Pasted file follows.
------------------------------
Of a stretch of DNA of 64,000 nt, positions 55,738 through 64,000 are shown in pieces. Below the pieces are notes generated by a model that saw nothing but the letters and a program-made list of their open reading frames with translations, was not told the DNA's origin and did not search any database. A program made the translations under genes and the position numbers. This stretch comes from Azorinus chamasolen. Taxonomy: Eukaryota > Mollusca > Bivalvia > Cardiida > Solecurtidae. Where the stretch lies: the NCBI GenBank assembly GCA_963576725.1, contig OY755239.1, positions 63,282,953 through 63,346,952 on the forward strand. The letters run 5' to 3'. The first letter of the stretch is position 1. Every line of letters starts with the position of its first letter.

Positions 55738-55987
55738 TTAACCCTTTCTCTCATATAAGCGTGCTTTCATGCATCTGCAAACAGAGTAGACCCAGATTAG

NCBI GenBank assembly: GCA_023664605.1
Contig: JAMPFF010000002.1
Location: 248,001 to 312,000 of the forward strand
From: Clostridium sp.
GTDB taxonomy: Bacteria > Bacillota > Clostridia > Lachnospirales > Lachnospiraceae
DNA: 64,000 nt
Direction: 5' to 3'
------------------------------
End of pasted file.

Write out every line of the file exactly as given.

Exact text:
Of a stretch of DNA of 64,000 nt, positions 55,738 through 64,000 are shown in pieces. Below the pieces are notes generated by a model that saw nothing but the letters and a program-made list of their open reading frames with translations, was not told the DNA's origin and did not search any database. A program made the translations under genes and the position numbers. This stretch comes from Azorinus chamasolen. Taxonomy: Eukaryota > Mollusca > Bivalvia > Cardiida > Solecurtidae. Where the stretch lies: the NCBI GenBank assembly GCA_963576725.1, contig OY755239.1, positions 63,282,953 through 63,346,952 on the forward strand. The letters run 5' to 3'. The first letter of the stretch is position 1. Every line of letters starts with the position of its first letter.

Positions 55738-55987
55738 TTAACCCTTTCTCTCATATAAGCGTGCTTTCATGCATCTGCAAACAGAGTAGACCCAGATTAG

NCBI GenBank assembly: GCA_023664605.1
Contig: JAMPFF010000002.1
Location: 248,001 to 312,000 of the forward strand
From: Clostridium sp.
GTDB taxonomy: Bacteria > Bacillota > Clostridia > Lachnospirales > Lachnospiraceae
DNA: 64,000 nt
Direction: 5' to 3'